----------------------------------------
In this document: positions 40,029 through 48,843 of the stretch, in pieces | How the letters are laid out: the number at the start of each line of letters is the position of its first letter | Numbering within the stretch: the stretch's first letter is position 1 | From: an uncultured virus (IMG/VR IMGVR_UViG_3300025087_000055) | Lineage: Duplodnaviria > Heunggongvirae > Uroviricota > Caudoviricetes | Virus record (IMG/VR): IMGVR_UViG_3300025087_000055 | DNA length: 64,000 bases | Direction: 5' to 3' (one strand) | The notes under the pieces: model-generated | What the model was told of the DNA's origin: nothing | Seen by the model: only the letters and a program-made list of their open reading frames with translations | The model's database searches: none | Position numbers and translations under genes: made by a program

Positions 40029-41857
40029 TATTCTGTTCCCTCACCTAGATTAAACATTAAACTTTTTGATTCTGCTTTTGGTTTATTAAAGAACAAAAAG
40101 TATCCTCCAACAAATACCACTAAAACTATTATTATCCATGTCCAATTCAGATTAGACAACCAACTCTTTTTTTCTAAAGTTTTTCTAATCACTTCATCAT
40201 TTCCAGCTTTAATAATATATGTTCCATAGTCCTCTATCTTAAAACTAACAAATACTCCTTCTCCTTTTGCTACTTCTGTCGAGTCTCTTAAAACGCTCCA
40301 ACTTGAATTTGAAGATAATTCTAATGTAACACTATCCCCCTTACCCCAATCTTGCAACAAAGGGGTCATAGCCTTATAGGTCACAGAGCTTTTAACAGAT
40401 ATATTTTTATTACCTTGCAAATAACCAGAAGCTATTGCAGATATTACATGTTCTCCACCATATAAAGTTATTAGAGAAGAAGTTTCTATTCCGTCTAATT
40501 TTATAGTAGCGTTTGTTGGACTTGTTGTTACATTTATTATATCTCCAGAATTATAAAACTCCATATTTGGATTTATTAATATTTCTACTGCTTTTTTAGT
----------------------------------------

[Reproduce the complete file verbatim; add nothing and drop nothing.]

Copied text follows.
In this document: positions 40,029 through 48,843 of the stretch, in pieces | How the letters are laid out: the number at the start of each line of letters is the position of its first letter | Numbering within the stretch: the stretch's first letter is position 1 | From: an uncultured virus (IMG/VR IMGVR_UViG_3300025087_000055) | Lineage: Duplodnaviria > Heunggongvirae > Uroviricota > Caudoviricetes | Virus record (IMG/VR): IMGVR_UViG_3300025087_000055 | DNA length: 64,000 bases | Direction: 5' to 3' (one strand) | The notes under the pieces: model-generated | What the model was told of the DNA's origin: nothing | Seen by the model: only the letters and a program-made list of their open reading frames with translations | The model's database searches: none | Position numbers and translations under genes: made by a program

Positions 40029-41857
40029 TATTCTGTTCCCTCACCTAGATTAAACATTAAACTTTTTGATTCTGCTTTTGGTTTATTAAAGAACAAAAAG
40101 TATCCTCCAACAAATACCACTAAAACTATTATTATCCATGTCCAATTCAGATTAGACAACCAACTCTTTTTTTCTAAAGTTTTTCTAATCACTTCATCAT
40201 TTCCAGCTTTAATAATATATGTTCCATAGTCCTCTATCTTAAAACTAACAAATACTCCTTCTCCTTTTGCTACTTCTGTCGAGTCTCTTAAAACGCTCCA
40301 ACTTGAATTTGAAGATAATTCTAATGTAACACTATCCCCCTTACCCCAATCTTGCAACAAAGGGGTCATAGCCTTATAGGTCACAGAGCTTTTAACAGAT
40401 ATATTTTTATTACCTTGCAAATAACCAGAAGCTATTGCAGATATTACATGTTCTCCACCATATAAAGTTATTAGAGAAGAAGTTTCTATTCCGTCTAATT
40501 TTATAGTAGCGTTTGTTGGACTTGTTGTTACATTTATTATATCTCCAGAATTATAAAACTCCATATTTGGATTTATTAATATTTCTACTGCTTTTTTAGT